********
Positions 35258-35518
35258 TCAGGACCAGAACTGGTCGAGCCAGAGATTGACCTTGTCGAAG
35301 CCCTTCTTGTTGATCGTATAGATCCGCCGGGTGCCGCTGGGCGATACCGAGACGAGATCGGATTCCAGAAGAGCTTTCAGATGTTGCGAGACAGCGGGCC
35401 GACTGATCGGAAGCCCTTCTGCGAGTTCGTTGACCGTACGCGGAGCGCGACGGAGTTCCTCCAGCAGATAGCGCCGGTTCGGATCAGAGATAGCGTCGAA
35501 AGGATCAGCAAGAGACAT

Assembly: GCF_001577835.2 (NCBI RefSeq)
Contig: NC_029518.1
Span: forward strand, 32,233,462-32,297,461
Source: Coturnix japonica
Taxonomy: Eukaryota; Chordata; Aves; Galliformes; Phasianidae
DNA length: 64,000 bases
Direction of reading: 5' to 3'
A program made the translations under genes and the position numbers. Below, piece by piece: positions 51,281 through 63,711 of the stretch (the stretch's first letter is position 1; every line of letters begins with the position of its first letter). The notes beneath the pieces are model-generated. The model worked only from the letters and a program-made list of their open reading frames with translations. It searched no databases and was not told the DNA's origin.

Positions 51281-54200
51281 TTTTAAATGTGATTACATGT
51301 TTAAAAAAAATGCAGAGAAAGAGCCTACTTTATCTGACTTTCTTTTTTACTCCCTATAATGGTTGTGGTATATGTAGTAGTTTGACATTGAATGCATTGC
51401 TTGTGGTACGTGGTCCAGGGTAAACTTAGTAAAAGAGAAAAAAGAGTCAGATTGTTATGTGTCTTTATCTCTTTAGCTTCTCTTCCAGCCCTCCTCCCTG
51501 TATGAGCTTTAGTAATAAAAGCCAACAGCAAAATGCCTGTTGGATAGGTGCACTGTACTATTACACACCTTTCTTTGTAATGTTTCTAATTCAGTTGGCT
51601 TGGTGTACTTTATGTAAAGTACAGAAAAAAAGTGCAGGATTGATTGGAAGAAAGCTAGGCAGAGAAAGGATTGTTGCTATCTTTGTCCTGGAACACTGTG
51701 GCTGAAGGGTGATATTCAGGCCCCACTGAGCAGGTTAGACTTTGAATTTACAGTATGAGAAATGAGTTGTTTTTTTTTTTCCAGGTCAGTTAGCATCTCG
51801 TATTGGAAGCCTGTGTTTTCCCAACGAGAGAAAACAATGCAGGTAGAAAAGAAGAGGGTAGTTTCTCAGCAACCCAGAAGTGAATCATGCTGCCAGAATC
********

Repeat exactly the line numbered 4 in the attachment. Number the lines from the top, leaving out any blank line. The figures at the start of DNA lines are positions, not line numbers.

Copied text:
35401 GACTGATCGGAAGCCCTTCTGCGAGTTCGTTGACCGTACGCGGAGCGCGACGGAGTTCCTCCAGCAGATAGCGCCGGTTCGGATCAGAGATAGCGTCGAA